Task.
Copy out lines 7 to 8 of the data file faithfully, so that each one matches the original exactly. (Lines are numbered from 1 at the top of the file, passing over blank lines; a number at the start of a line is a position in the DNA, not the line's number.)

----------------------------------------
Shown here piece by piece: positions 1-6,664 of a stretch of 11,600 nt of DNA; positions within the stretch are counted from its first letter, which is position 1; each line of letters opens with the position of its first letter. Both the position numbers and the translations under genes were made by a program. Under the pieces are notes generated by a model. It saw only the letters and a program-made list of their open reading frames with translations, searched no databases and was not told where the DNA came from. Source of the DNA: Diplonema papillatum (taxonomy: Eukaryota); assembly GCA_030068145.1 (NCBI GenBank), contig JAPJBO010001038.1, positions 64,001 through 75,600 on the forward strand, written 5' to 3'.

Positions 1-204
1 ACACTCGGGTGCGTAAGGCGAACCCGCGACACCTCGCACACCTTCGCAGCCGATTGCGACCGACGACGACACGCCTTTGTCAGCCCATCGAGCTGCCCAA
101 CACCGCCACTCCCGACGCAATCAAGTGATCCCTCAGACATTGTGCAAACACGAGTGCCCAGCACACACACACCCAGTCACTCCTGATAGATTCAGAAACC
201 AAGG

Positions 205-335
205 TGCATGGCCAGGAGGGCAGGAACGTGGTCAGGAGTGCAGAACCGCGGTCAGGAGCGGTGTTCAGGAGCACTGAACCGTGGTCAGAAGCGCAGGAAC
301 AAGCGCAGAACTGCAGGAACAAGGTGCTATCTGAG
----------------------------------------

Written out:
205 TGCATGGCCAGGAGGGCAGGAACGTGGTCAGGAGTGCAGAACCGCGGTCAGGAGCGGTGTTCAGGAGCACTGAACCGTGGTCAGAAGCGCAGGAAC
301 AAGCGCAGAACTGCAGGAACAAGGTGCTATCTGAG